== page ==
power been exercised ? tion of the sur The 13th section of the Judiciary Act of 1789, diciary Act of c. 20. describes the jurisdiction of the Supreme 1789, c. 20. au.

e Court, and grants the power to issue writs of proCourts of the U. S. to issue hibition and mandamus, in certain specified cation, as well as ses. The 14th section enacts, “ that all the be

fore mentioned Courts of the United States shall have power to issue writs of scire facias, habeas corpus, and all other writs not specially provided by statute, which may be necessary for the exercise of their respective jurisdictions, and agreeable to the principles and usages of law.” The 17th section authorizes the Courts “ to make all necessary rules for the orderly conducting busi

The 14th sec

thorizes

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writs of execu

other writs.

ness in the said Courts ;” and the 18th, empow- 1825. ers a Court to suspend execution, in order to give

Wayman time for granting a new trial. These sections have been relied on by the coun

Southard. sel for the plaintiffs.

The words of the 14th are understood by the Court to comprehend executions. An execution is a writ, which is certainly “ agreeable to the principles and usages of law.”

There is no reason for supposing that the general term “writs,” is restrained by the words, “ which may be necessary for the exercise of their respective jurisdictions,” to original process, or to process anterior to judgments. The jurisdiction of a Court is not exhausted by the rendition of its judgment, but continues until that judgment shall be satisfied. Many questions arise on the process subsequent to the judgment, in which jurisdiction is to be exercised. It is, therefore, no unreasonable extension of the words of the act, to suppose an execution necessary for the exercise of jurisdiction. Were it even true, that jurisdiction could technically be said to terminate with the judgment, an execution would be a writ necessary for the perfection of that which was previously done; and would, consequently, be necessary to the beneficial exercise of jurisdiction. If any doubt could exist on this subject, the 18th section, which treats of the authority of the Court over its executions as actually existing, certainly implies, that the power to issue them had been granted in the 14th section. : The same implication is afforded by the 24th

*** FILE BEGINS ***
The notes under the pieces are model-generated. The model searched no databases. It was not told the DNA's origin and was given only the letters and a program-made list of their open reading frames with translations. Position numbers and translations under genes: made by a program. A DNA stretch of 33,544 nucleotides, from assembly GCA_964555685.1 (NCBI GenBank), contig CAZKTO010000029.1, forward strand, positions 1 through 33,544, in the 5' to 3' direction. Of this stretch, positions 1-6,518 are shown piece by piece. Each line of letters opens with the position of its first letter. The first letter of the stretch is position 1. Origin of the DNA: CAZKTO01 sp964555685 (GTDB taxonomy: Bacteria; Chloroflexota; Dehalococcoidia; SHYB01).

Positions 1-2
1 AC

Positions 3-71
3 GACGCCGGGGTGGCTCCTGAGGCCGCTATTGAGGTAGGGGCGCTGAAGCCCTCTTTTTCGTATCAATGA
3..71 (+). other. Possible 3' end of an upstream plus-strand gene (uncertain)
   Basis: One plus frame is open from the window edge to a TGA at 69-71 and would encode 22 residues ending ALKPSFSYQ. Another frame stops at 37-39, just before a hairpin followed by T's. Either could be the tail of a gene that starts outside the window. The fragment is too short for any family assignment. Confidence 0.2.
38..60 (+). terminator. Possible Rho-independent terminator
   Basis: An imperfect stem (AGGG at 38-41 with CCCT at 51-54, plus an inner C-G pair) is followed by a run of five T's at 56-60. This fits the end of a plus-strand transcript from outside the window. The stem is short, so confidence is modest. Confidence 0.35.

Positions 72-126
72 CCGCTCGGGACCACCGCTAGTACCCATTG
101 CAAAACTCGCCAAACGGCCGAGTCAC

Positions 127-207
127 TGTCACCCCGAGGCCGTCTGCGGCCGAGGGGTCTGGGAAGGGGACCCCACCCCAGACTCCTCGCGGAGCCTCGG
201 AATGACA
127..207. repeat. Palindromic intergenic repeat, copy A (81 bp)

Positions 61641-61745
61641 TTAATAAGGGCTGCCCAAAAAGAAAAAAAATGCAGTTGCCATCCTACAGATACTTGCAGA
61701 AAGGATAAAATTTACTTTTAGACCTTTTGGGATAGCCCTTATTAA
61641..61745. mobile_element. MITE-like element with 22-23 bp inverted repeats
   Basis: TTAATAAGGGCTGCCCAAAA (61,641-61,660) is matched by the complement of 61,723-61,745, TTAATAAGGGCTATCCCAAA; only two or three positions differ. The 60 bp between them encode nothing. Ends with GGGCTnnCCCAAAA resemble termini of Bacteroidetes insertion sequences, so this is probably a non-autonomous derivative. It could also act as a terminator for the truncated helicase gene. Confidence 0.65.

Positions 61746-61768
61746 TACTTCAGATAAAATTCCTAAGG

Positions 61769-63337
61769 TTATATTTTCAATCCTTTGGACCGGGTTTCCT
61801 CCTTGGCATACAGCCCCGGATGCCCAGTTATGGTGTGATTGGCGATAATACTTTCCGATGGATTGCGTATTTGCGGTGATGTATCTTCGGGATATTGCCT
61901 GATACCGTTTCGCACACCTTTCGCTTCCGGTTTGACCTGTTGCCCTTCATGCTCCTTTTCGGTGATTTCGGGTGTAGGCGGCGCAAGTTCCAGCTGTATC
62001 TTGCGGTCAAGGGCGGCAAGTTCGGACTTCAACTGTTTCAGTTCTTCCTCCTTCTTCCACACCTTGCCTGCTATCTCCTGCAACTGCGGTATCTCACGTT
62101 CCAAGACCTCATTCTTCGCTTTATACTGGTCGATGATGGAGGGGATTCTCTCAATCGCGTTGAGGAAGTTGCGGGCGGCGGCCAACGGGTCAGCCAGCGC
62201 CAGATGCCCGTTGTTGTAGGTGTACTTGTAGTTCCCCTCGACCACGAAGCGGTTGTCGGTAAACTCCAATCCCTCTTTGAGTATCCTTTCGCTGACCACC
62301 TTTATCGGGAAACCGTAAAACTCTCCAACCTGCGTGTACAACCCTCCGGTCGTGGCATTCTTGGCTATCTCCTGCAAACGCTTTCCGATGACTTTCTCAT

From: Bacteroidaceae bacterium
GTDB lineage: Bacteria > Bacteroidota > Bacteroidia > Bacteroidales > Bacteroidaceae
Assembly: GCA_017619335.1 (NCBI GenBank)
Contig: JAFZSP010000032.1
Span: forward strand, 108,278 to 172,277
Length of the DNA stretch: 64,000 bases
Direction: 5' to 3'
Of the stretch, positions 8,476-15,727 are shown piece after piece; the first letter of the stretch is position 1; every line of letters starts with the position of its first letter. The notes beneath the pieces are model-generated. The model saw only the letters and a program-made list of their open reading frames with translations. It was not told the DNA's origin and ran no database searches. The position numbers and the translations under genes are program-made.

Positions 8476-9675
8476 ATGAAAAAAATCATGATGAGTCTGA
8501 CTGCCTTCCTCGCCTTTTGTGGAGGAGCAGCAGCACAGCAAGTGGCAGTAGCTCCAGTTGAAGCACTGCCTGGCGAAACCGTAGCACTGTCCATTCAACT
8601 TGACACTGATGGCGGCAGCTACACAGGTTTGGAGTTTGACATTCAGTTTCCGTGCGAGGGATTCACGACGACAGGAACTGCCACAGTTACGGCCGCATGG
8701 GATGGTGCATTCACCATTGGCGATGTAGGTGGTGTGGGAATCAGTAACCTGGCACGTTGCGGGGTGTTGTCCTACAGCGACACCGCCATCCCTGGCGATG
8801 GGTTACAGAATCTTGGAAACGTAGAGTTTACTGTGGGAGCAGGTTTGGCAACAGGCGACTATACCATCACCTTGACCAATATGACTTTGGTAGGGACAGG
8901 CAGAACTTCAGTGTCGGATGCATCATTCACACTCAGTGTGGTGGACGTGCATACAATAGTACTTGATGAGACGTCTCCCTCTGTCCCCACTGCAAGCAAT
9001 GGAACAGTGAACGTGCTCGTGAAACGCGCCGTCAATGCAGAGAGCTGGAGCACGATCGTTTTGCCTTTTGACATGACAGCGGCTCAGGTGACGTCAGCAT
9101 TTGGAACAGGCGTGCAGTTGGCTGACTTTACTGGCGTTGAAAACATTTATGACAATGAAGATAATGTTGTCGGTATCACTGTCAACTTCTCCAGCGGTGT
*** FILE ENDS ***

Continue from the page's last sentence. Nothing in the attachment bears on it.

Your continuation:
1825. and 25th sections, both of which proceed on the

idea that the power to issue writs of execution Wayman

was in possession of the Courts. So, too, the Southard.

Process Act, which was depending at the same time with the Judiciary Act, prescribes the forms of executions, but does not give a power to issue them.

On the clearest principles of just construction, then, the 14th section of the Judiciary Act must be understood, as giving to the Courts of the

Union, respectively, a power to issue executions · on their judgments.

But this section provides singly for issuing the writ, and prescribes no rule for the conduct of the officer while obeying its mandate. It has been contended, that the 34th section of the act

supplies this deficiency. The 34th sec- That section enacts, “ that the laws of the tion of the Jue diciary Act of several States, except where the constitution, 1789, c. 20. does not apply treaties, or statutes, of the United States, shall

or otherwise require or provide, shall be regarded the Courts.

as rules of decision in trials at common law, in the Courts of the United States, in cases where they apply.”

This section has never, so far as is recollected, received a construction in this Court ; but it has, we believe, been generally considered by gentlemen of the profession, as furnishing a rule to guide the Court in the formation of its judgment; not one for carrying that judgment into execution. It is “a rule of decision,” and the proceedings after judgment are merely ministerial. It is, too, “ a rule of decision in trials at